Vice President Kwesi Amissah-Arthur has called on member states of the West African Monetary Zone to urgently tackle the economic challenges facing their respective countries.
He said the fall in international prices of the region's major export commodities, coupled with low portfolio inflows and the depreciation of local currencies have impacted negatively on the economies.
Vice President Amissah-Arthur made the call when he opened the 35th Meeting of the Convergence Council of Ministers and Governors of Central Banks of the West African Monetary Zone (WAMZ) in Accra.
The meeting, which is being attended by finance ministers from the monetary zone, is expected to elect a new chairman and consider the report of the 32nd Meeting of the Committee of Governors of Central Banks of the WAMZ.
Vice President Amissah-Arthur said despite the adverse economic difficulties facing member states of the monetary zone, their resolve to pursue a monetary union within ECOWAS remains undaunted.
“Indeed, these difficulties should rather spur us on, as a region, to move towards economic and monetary integration, which would make our economies more resilient, especially, to the exogenous shocks we experienced,” he said.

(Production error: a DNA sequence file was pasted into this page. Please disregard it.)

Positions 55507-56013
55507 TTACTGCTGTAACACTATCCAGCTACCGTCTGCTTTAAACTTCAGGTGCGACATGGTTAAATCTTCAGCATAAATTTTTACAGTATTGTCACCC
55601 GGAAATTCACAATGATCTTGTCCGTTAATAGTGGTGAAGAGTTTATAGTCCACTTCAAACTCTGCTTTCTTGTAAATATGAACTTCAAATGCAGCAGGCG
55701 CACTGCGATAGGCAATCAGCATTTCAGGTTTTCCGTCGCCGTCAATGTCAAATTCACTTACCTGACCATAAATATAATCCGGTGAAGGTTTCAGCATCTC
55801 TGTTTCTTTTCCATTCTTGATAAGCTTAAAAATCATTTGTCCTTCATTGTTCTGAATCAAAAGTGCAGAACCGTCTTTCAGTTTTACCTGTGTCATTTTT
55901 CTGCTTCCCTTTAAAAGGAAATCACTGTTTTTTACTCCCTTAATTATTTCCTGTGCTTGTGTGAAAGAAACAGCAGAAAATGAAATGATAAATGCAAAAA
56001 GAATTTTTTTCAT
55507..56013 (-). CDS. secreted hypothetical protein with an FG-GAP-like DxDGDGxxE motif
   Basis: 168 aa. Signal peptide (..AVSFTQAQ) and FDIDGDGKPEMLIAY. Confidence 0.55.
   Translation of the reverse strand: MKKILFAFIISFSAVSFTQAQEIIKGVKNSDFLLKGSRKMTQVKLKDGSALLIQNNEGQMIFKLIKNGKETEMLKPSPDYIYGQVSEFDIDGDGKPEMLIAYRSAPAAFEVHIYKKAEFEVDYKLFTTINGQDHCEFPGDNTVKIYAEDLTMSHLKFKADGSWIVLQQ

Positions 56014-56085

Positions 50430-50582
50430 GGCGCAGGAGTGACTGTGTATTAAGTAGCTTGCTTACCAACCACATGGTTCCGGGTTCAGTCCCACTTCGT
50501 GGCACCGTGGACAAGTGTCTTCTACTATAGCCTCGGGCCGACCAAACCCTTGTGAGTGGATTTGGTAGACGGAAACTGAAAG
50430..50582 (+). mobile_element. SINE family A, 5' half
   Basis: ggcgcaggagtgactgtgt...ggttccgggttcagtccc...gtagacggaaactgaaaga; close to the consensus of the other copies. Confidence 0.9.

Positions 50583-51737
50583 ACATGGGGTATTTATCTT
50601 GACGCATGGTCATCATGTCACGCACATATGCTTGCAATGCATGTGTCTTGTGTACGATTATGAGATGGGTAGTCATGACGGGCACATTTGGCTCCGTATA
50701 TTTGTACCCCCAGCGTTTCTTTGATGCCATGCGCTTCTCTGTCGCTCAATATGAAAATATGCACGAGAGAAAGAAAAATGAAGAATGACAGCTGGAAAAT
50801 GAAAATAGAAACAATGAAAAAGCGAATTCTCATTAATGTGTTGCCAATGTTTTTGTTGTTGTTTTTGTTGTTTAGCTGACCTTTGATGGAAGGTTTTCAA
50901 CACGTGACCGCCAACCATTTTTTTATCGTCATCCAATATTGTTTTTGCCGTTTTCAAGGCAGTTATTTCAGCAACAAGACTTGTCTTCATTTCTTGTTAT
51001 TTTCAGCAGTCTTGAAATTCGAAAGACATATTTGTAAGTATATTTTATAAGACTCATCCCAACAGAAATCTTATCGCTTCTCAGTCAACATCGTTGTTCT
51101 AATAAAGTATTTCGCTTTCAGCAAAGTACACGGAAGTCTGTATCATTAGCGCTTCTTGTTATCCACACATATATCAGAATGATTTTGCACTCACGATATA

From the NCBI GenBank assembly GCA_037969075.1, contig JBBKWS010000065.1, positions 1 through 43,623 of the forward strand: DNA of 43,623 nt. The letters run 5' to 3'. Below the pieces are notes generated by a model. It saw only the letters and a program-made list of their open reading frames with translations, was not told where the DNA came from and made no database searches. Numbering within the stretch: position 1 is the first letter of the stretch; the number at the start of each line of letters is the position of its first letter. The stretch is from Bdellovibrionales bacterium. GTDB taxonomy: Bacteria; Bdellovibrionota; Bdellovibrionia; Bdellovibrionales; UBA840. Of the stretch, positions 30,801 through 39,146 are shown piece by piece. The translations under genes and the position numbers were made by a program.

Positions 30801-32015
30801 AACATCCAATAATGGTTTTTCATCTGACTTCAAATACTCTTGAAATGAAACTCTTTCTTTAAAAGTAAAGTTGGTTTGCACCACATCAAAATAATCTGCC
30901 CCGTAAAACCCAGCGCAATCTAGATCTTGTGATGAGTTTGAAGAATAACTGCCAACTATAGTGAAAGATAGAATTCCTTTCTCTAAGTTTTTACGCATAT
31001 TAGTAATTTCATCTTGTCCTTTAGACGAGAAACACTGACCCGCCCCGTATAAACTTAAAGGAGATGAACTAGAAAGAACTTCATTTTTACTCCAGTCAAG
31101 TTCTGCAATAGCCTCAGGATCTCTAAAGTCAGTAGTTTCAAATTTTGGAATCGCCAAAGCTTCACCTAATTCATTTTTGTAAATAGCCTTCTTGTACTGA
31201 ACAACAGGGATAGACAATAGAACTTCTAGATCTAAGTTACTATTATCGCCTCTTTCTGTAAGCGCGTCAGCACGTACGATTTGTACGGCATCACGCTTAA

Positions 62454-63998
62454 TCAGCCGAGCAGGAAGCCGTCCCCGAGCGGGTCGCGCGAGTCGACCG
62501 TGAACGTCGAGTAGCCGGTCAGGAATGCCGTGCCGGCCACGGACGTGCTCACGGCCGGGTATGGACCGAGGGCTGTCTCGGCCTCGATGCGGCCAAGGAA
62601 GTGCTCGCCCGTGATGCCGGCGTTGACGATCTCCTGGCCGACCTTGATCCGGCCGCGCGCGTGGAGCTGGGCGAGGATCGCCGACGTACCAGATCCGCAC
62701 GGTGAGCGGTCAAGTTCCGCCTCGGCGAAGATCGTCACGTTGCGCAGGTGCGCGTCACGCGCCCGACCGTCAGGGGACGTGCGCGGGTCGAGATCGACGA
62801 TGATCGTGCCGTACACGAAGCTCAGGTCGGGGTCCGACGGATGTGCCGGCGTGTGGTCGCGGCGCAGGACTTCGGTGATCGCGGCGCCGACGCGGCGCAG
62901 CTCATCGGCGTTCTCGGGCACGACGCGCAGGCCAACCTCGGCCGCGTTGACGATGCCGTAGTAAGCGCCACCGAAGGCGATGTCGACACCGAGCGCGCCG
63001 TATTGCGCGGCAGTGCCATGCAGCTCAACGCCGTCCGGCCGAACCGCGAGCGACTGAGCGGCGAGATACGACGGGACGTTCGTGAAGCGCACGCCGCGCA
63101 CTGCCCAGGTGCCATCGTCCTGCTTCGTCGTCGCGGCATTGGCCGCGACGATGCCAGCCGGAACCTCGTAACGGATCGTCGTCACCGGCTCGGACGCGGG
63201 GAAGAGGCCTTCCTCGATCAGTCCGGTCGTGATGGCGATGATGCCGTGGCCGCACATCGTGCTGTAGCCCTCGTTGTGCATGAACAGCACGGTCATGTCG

He said, since the April 2000 decision in Accra to converge the monetary zone, substantive milestones have been achieved under the WAMZ programme. However, he stated that the realisation of the vision is as remote as fifteen years ago.
Vice President Amissah-Arthur further called for innovative approaches by member states of the monetary zone to arrive at an acceptable convergence process by confronting dogmatic thinking.
He said, given the lack of progress and the financial burden the three surveillance institutions – West African Monetary Institute (WAMI), West African Monetary Agency (WAMA) and West African Institute for Financial and Economic Management (WAIFEM) continue to pose on taxpayers, there was the need to introduce an incentive bonus for surveillance institutions that are successful, and surcharge those that delay.
He called for institutional innovations, based on the experience of others such as the Eurozone, by designing a stability mechanism, strengthening the fiscal regimes of member countries, and improve information sharing and surveillance within the zone.
Dr Toga Gayewea Macintosh, Vice President of the ECOWAS Commission, expressed delight at the resumption of the Regional Integration meetings, following the temporary suspension as result of the Ebola epidemic in some member countries.
He said despite the difficulties facing member states, the financial systems within the zone remained sound and resilient. He called on countries within the monetary zone to implement prudent fiscal, monetary and exchange rate policies, and also adopt measures at enhancing revenue.